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History of Cascade Locks

The History of Cascade Locks
by Stuart of

At the heart of the Gorge is one of the oldest towns along the Columbia River. Cascade Locks is a very historic town which originated in 1853 when white settlers came to live alongside the Indian families who were already living there. Lewis and Clark described the area as “the great rapids of the Columbia.” They had arrived at the location in 1805. In their journal they wrote, “This great chute of falls is about ½ a mile with the water of this great river compressed within the space of 150 paces…great number of both large and small rocks, water passing with great velocity forming and boiling in a horrible manner, with a fall of about 20 feet” (October 30 – November 1, 1805). These rapids were very dangerous and were the reason that Indians stopped and lived here at this point along the river as it became an important fishery for them.

There is an Indian legend which tells of the "Great Spirit" building a bridge made of stone which spanned the width of the Columbia River. The Great Spirit offered this bridge as a gift to the people. Scientists, however, say that about 1000 years ago a ground movement called the Bonneville Landslide caused the sides of two mountains on the Washington side to cave off and fall into the Columbia River, effectively blocking it. The natural dam was 270 feet high (the Bonneville Dam is 80 feet high) and caused a great inland sea. Natural erosion eventually washed out the dam and the inland sea rushed out. This erosion of the natural dam gave rise to a natural land bridge across the Columbia River which the Indians called the “Bridge of the Gods” which they based their legend on.

The rapids were so vicious that even experienced Indian canoers would carry their belongings around this part of the river. Some early settlers to Oregon lost their lives as they attempted to use rafts to “run the rapids.” Lewis and Clark’s Discovery Corps portaged around the rapids instead of risking life and limb.

The rapids were referred to by Captain John Freemont as the “great cascades” in 1843. Later, the area became known as “the mountains at the cascades” and later as the Cascade Mountains. This is how the entire mountain range got it's name.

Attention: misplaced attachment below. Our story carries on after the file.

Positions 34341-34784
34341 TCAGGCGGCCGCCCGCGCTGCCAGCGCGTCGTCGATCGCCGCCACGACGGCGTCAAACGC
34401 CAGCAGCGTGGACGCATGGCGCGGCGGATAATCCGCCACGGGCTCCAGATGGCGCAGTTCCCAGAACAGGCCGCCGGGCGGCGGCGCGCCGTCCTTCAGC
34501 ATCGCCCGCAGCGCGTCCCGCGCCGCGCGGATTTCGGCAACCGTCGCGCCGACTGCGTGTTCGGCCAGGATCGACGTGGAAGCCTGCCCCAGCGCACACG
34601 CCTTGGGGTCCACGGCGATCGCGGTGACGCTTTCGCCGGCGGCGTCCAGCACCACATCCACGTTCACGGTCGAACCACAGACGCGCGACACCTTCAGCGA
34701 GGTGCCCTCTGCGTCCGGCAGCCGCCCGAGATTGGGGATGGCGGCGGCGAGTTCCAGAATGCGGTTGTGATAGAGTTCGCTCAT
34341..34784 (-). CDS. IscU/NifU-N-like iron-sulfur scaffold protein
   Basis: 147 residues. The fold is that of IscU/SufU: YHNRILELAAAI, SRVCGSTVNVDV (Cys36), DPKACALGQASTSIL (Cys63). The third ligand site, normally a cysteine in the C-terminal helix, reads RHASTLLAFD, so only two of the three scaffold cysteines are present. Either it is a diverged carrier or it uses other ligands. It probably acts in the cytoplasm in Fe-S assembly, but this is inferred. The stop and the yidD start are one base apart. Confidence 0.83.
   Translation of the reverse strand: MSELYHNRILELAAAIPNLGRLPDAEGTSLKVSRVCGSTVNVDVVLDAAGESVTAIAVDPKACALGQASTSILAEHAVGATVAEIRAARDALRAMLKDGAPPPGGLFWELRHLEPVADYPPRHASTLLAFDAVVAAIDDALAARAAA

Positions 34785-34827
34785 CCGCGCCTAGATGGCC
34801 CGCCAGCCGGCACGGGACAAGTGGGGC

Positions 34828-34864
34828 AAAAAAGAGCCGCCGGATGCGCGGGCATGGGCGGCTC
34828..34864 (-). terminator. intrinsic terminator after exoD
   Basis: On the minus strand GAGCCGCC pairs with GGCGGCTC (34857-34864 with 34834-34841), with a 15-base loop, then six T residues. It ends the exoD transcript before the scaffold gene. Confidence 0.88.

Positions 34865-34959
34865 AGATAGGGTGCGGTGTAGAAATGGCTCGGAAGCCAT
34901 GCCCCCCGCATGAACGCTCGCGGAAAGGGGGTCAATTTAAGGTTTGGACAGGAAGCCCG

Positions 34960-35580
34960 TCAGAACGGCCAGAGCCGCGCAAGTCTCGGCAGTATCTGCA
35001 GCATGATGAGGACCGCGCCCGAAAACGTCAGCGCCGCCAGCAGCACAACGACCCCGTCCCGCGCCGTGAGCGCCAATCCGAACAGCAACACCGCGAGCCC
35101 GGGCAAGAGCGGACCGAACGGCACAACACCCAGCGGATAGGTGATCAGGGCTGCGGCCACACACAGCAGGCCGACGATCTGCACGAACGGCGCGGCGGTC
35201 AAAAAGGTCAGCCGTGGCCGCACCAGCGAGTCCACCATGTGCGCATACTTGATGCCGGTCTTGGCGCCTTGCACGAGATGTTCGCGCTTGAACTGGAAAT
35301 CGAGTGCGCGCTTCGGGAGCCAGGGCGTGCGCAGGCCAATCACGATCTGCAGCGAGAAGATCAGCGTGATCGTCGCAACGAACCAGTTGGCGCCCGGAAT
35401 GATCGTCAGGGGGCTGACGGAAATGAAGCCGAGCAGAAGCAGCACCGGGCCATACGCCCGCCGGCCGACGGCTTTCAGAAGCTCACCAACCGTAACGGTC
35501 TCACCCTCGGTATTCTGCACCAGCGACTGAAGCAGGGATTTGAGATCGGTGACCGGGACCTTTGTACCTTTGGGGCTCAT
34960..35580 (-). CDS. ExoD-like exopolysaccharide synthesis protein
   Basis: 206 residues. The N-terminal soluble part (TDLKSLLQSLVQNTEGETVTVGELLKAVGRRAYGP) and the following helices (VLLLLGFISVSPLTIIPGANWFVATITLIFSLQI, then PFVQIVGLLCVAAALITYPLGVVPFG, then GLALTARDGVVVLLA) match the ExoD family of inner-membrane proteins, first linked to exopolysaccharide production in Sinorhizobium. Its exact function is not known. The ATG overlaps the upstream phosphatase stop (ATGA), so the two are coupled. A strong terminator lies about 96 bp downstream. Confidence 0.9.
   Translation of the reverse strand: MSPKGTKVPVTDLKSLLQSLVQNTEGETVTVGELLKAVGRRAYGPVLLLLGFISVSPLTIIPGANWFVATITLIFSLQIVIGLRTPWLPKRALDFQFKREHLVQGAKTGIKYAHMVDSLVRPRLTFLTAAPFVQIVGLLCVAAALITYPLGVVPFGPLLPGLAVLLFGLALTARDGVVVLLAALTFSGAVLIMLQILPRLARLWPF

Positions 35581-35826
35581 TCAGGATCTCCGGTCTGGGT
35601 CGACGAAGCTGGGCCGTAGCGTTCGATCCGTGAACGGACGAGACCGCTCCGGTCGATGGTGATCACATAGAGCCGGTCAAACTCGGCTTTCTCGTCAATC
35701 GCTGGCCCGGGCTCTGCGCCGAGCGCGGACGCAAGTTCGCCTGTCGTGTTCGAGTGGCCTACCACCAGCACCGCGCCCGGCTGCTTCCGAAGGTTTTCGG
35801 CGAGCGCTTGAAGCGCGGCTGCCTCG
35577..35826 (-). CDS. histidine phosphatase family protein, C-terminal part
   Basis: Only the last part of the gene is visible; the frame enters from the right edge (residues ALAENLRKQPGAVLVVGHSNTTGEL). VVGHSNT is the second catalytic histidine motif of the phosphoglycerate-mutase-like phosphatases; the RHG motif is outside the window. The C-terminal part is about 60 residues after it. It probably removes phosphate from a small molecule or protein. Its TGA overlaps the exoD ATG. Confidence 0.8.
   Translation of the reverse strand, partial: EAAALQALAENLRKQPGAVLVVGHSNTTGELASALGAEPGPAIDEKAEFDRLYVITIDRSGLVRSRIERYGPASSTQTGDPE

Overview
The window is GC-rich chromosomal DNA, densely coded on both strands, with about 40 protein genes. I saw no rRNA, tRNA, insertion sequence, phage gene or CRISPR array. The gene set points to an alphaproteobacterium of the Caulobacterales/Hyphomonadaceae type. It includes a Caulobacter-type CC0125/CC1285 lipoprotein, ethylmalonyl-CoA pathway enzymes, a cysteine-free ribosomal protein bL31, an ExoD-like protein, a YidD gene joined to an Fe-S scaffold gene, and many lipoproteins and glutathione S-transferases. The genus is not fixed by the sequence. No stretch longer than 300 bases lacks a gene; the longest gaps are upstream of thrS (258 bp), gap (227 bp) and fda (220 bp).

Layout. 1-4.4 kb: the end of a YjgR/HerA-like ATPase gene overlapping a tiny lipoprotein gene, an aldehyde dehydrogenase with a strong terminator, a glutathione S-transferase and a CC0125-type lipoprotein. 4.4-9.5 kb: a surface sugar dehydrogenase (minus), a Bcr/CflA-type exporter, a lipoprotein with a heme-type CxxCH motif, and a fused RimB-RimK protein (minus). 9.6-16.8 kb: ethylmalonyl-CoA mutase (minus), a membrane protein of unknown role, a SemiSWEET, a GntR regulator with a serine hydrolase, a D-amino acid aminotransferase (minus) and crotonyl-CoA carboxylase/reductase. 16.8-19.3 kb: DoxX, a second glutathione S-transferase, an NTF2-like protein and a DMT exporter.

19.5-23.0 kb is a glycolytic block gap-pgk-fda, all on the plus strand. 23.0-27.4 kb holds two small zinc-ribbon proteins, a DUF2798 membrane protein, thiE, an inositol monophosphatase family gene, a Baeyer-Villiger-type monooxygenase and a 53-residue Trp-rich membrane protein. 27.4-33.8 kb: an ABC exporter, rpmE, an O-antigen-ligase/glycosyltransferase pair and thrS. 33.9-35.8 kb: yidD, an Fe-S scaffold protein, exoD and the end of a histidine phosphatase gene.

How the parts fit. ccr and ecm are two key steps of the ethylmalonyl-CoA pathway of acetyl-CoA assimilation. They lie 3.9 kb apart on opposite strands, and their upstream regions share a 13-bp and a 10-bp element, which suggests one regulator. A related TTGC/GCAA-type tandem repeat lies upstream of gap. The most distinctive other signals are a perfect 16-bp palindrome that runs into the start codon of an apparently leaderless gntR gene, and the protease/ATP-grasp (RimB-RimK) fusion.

At the time that Lewis and Clark passed through the area, Indians were living along the river and fished for salmon. It is estimated that Indians had lived and traded in this area along the Columbia River for 11,000 years. The river was the only means of transportation used and the rapids forced people to stop in this area.

It wasn’t until the 1850’s and 1860’s that a rail was built to assist travelers to portage around the rapids. The rail was part of a transportation monopoly owned by the Oregon Steam Navigation Company. This company controlled all steamboats along the river as well as the portages at the Cascades and between The Dalles and Celilo Falls. In 1864, the first steam locomotive called the little Oregon Pony was brought in and is on display at the city’s historical museum at Marine Park. The little Oregon Pony was the first steam engine operated west of the Mississippi River.

In order to provide “open-river” navigation on the Columbia River between Portland and eastern Oregon and Washington, Congress authorized a project to build a canal and locks at the rapids in 1878. The town grew as a result of this decision. In 1880, the community had about 100 permanent residents and 350 transient construction workers.

The Corps of Engineers began work on the project in 1880 but with difficult working conditions, erratic funding, and changing engineering plans, the project was not completed until 1896. It was during this year that the canal and locks were opened and sternwheeler river boats could safely travel back and forth between the Pacific Ocean and The Dalles. The canal measured 90 feet in width and 3,000 feet in length. There were two locks with one being 521 feet long and the other 314 feet long. The total cost of the project was $3.8 million. Although the rapids are gone, the locks are still preserved at Marine Park and are on the National Register of Historic Places.

The town got its name from these locks. Prior to this, the community was known as “Whiskey Flats” as it was known for its taverns which catered to sailors and travelers on the sternwheeler boats.

In 1926, the Bridge of the Gods as it exists today was built and in 1938 the Bonneville Dam was built which drowned out the original navigation locks. The influx of workers to the community during this period created the impetus to incorporate the town in 1935.

As time passed, roads and more modern forms of transportation displaced the sternwheelers and although those romantic days are past, visitors can still enjoy a taste of the era by taking a ride on a replica of the famous “Bailey Gatzert” sternwheeler. It is known as the Sternwheeler “Columbia Gorge.” Many streets in Cascade Locks are also named after sternwheeler boats that used to stop at The Locks.

"For the Tourist"

Restaurants in Cascade Locks - List of all the tasty eats you can find including river view dining!

Lodging - List of all the best places to stay while your in town!

Columbia Gorge Sternwheeler - The crown jewel of the area is a "must do" activity while you're in town! There are no words to describe the breath taking views of the Cascade Mountains from the River. The boat also serves up some really good food on their dinner cruises!

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